Sunday, April 28, 2013

Playing "Race Chicken" with John Phelan @ some random 5k, Bridgewater, NJ. April 28, 2012

John and I have a tendency to get caught up in games of "Race Chicken." This happens when one of us, usually me, finds a ridiculous race and claims "I want to do it!"  Then other says "Me too!"  But really we both know it is ridiculous but no one wants to be the first to say we really dont want to go.

This is how we ended up running a 6 hour Pajama Romp that started at 5 pm in Queens. I ran that morning, but since John was still going so was I!

This is how we ended up driving 3 hours to Albany in February to race a 5 loop marathon in 2 degree wind chill with 40 mph wind gust!  We both DNF'd that day but neither one of us bailed out in advance.  On the ride home I said, "You know if you had said you didn't want to go, I would have stayed home... but I didn't want to be the first to be a chicken!"  He admitted the same.  So now we play Race Chicken at random :)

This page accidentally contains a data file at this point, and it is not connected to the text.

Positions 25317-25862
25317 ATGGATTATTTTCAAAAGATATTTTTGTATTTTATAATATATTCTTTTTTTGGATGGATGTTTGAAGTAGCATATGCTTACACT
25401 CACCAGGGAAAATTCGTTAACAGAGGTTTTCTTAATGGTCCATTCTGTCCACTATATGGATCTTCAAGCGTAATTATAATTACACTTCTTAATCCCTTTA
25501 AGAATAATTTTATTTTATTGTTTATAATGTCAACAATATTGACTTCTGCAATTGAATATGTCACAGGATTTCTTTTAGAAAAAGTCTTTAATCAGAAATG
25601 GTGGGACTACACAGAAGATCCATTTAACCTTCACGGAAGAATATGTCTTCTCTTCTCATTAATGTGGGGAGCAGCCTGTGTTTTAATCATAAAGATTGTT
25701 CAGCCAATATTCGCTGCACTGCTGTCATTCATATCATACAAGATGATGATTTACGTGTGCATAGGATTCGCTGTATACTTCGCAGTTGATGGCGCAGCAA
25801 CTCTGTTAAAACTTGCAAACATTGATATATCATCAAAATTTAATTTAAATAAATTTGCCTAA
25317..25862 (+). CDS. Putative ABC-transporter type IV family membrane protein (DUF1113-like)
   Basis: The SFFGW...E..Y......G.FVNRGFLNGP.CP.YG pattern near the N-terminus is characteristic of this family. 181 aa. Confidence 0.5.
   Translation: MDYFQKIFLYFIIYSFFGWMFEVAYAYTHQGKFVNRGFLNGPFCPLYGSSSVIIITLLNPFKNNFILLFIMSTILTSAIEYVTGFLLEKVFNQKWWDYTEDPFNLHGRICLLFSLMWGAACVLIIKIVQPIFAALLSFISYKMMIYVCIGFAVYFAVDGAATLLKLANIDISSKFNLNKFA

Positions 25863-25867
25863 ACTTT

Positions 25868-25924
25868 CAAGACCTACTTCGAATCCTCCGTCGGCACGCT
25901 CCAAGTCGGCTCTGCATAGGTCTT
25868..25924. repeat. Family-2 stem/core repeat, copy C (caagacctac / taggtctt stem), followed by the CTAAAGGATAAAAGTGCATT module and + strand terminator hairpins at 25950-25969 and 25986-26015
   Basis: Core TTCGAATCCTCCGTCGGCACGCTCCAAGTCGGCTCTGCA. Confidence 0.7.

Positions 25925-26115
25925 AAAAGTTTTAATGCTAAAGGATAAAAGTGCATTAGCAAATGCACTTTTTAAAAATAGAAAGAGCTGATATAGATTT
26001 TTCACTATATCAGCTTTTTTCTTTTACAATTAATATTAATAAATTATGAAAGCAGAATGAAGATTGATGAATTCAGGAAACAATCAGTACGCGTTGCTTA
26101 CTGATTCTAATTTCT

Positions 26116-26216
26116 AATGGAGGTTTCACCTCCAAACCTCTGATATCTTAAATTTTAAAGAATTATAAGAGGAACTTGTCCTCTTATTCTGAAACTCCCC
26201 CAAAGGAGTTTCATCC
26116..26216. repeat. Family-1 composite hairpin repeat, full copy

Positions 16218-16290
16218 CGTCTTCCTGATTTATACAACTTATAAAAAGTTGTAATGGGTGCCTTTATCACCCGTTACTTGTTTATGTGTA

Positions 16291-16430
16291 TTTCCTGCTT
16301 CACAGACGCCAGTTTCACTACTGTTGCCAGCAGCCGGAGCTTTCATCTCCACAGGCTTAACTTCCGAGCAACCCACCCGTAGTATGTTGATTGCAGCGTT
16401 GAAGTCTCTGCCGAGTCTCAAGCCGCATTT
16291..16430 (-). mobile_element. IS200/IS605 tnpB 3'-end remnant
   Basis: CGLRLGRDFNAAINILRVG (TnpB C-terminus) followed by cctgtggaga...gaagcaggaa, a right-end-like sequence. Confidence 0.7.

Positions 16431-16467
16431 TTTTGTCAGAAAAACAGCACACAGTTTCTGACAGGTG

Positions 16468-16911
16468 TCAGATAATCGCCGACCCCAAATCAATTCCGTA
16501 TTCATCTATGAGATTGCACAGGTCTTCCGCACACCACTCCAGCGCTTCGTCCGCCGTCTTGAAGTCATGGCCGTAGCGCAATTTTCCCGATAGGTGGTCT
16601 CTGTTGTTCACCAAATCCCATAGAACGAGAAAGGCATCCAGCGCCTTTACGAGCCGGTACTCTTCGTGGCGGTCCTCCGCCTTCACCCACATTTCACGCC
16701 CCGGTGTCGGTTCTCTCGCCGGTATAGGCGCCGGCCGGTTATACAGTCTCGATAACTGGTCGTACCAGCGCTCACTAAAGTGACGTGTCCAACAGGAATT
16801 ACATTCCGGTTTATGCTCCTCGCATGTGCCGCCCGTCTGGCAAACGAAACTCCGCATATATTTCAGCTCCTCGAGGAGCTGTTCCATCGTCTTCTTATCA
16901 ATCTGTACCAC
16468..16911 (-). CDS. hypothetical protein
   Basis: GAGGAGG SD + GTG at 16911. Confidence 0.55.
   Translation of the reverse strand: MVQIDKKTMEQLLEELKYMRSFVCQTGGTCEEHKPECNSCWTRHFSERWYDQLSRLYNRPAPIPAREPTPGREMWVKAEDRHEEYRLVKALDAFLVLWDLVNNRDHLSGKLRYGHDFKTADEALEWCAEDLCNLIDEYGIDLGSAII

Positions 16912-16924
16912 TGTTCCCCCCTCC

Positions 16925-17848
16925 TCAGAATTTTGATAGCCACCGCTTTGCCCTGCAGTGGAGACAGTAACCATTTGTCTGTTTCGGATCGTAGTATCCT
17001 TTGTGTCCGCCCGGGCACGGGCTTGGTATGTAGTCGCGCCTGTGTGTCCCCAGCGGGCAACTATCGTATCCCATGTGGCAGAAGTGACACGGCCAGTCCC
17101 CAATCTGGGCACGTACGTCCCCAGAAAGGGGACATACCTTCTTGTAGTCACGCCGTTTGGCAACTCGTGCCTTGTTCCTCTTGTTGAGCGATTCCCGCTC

Today we planned to meet at Duke Island Park for 10-12 miles of easy running.  We both have a race coming up on Sunday and I raced a hard 15k race yesterday.   While on my way to the park, John calls to tell me "There is a race here!"

Of course I immediately say, "Let's do it!"  Then I ask, "What is it? How far? What time does it start?"  John goes to find out.

I get to the park, in my too warm capri pants and non-racing training shoes, planning to jog around for 2 hours only to find John with his bib pinned on.  That big jerk ;) didn't even wait for me to get there so we could discuss whether racing a 5k today was a good idea!

I have no intentions of standing on the side lines while he races so of course I register and then spend the next 45 minutes trying to figure out what to do with myself.  I have no racing flats.  I dig through my bag, hoping I packed a pair of shorts... no luck. I knew that, but I would have loved a pair of shorts.  I was overdressed because I thought training slow but warm would help me begin to acclimate to the warmer temps coming.

I had planned on running 2 hours in a fasted state.  No breakfast before but now that I am racing, I looked for a gel.  None to be found, but I did have a small gatorade and I drank half of that.